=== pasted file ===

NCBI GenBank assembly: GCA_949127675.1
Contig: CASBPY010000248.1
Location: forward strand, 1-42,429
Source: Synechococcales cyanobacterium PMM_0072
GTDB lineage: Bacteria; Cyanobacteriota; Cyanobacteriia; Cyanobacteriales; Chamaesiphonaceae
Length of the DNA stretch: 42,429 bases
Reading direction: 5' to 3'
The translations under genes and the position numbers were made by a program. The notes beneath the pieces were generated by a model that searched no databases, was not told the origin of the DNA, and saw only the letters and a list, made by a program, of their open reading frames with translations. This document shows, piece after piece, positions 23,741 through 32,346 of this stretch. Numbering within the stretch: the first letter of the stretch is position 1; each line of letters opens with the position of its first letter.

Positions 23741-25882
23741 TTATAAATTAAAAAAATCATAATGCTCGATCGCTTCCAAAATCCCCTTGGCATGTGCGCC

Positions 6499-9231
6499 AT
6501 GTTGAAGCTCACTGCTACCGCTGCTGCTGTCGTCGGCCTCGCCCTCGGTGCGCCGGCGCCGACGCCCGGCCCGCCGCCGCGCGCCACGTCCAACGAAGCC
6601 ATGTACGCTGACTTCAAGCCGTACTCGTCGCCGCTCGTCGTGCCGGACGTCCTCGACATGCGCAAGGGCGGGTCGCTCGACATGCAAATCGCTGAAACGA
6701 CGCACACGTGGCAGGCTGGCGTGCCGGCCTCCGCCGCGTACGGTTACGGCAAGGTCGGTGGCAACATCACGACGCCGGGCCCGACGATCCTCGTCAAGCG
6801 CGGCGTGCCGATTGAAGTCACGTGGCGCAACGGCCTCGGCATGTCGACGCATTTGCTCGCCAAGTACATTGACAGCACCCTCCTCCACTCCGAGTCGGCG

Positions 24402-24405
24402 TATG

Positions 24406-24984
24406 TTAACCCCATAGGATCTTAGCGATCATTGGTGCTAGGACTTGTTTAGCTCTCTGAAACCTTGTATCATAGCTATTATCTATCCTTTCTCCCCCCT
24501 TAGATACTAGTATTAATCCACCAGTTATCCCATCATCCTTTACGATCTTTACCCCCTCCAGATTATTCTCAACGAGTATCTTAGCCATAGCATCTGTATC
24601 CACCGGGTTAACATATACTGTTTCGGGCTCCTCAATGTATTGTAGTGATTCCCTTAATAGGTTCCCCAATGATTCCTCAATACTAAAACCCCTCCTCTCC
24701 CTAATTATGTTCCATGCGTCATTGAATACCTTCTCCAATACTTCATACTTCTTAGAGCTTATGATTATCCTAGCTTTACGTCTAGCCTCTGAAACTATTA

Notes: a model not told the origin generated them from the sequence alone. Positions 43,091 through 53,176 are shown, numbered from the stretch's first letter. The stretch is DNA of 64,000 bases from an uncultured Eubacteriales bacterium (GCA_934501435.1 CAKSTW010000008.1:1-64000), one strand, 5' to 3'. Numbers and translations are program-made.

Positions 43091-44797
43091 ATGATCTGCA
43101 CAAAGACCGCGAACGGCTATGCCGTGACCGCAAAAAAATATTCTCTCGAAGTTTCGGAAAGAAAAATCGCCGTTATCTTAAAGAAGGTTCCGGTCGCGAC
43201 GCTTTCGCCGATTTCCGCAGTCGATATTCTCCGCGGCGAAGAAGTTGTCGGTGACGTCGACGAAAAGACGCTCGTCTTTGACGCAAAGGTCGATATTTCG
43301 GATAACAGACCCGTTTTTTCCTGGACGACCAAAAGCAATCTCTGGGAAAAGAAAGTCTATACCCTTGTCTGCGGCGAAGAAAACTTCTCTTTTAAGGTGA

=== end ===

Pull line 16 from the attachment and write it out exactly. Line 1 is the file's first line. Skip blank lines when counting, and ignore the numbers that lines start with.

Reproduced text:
6801 CGGCGTGCCGATTGAAGTCACGTGGCGCAACGGCCTCGGCATGTCGACGCATTTGCTCGCCAAGTACATTGACAGCACCCTCCTCCACTCCGAGTCGGCG